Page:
[Bf-committers] Blender security paranoia
erwin.coumans at gmail.com
Wed Mar 24 14:46:46 CET 2010
>>leaving auto-execute on.
You meant switching it on?
As far as I know, auto-execution of python scripts when loading .blend
files is turned off by default in SVN trunk.
And I'm glad it is.
On Mar 24, 2010, at 6:30, Roger Wickes <rogerwickes at yahoo.com> wrote:
> So, a little logic to this paranoia, and hopefully a process of
> elimination. Also,
> confirmation of what security we do have in place already, to make
> everyone rest easier.
> I agree that while however slight, the chance of having your PC
> wiped by a malware script
> is troubling because there is no recourse against the evildoer. That
> there is money made
> from it is no doubt. I discovered that I had malware sending my hard
> drive contents to Russia.
> We can all agree that having a pop-up stop and force you to
> confirm automatic script
> executionisn't automatic script execution
> and therefore defeats the purpose of the option in the first place:)
> So if your all your scripts, like all programs installed on your PC,
> are all from trusted sources,
> you can enable auto-execute. Just like when I start OpenOffice, my
> OS does not popup and
> ask me if I want to execute OpenOffice. That would be just as
> painful as the current
> set of delete confirmation popups in Vista.
> The only way for a script to become part of the blender install is
> for a trusted dev
> to accept the patch. There has never been a case where malware patch
> has been
> accepted, and highly unlikely to ever be. Commit rights are only
> granted to trusted devs.
> That leaves the possibility of someone hacking SVN, someone with
> commit rights, or
> somehow hacking into the blender.org or graphicall.org servers and
> inserting a bad
> script (or compiled C code) without detection. That is a server
> security issue, not a sandbox problem.
> There is both physical access and username/password security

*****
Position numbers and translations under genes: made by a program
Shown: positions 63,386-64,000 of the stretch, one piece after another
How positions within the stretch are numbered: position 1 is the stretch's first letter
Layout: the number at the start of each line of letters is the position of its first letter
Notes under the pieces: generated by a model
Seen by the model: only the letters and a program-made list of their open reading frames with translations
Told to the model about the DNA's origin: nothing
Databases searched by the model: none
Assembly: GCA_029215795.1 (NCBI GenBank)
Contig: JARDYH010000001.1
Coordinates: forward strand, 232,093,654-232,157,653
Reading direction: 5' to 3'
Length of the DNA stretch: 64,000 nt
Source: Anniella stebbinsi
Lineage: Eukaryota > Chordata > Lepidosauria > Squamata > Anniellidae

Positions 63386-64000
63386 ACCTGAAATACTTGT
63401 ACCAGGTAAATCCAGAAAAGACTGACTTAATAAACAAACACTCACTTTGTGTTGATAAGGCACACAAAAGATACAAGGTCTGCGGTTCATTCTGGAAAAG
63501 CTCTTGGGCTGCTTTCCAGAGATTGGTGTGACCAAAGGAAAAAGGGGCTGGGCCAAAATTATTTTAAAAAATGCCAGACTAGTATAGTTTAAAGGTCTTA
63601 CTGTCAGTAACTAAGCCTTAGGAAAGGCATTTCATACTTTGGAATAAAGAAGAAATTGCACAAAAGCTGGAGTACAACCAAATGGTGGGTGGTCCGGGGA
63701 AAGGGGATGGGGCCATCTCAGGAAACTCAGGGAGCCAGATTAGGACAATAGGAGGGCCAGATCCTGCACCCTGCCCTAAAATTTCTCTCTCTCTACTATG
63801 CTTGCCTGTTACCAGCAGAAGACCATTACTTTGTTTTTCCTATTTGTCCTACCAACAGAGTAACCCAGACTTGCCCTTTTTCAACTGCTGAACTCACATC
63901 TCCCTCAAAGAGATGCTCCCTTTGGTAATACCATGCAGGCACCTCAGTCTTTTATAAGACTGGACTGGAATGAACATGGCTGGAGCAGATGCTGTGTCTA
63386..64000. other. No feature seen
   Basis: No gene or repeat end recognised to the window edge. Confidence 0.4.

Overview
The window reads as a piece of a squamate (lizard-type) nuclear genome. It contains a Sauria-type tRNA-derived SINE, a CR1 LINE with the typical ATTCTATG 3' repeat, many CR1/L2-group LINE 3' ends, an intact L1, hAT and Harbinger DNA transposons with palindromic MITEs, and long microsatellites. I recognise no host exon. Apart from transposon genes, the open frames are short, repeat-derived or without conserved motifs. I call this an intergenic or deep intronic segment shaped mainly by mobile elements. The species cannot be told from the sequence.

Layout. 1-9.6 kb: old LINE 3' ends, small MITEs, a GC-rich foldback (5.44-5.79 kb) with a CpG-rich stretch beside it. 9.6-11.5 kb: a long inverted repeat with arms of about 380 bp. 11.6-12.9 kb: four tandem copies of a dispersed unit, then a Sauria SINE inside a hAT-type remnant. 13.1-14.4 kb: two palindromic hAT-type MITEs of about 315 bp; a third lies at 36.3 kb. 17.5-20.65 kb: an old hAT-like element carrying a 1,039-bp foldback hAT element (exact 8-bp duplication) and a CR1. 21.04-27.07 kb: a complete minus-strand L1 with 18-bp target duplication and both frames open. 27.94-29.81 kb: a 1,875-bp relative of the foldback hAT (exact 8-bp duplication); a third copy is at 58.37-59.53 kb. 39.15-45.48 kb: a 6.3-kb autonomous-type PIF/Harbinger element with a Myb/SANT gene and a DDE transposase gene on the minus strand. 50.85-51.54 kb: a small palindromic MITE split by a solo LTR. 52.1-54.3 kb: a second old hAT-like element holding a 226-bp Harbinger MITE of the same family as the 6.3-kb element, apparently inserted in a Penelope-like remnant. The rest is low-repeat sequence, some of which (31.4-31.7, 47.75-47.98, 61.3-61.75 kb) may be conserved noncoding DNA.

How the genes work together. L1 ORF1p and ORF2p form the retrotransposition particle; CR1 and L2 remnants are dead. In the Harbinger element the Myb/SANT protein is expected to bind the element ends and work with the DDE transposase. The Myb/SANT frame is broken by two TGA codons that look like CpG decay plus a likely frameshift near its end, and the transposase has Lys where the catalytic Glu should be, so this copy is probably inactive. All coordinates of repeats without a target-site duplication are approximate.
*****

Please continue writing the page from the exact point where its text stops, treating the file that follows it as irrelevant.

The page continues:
> protecting them.
> So that leaves someone posting a script in like BA that no one knows
> and it may
> or may not do something bad. In that case, you are getting a program
> from an untrusted source. You can be a trusting person and just run
> it, or,
> since you got a new blend file from an untrusted source, you disable
> execution and open it up. Look at it, see what it does, and execute it
> if you like.
> Just as likely is someone building an evil Blender and posting the
> build somewhere for people
> to download. That is the general problem with software available for
> the internet,
> and the only way to stop that is user education, unexpired
> certificates, and OS protection.
> If it is malware, community response will be immediate and vengeful,
> for either Blender exe
> or scripts. AFAIK scripts cannot be signed; they are text files.
> Perhaps pyc files can be, but
> distributing source is the practice.
> That really leaves only one remaining possibility. I think you guys
> are worried about the noob
> that is one of the very first to find the malware, and then proceeds
> run un-human-readable stuff (compiled code, pyc files) on their PC,
> or blindly runs source py files and does not read them or cannot
> understand them,
> or downloads and opens a blend file, leaving auto-execute on.
> That is the same issue as downloading any kind of
> program and running it; it is impossible to protect a user from
> their own stupidity.
> Therefore, there is nothing further that can reasonably be done, and
> no additional processes
> or procedures need to be implemented.
> Therefore, the safest route is to ship Blender with auto-execute
> turned off, and let the user decide
> to turn it on, or instead, run scripts after reviewing them. Either
> way, the process and existing
> security measures guard the pipeline and the contents of the pipe.
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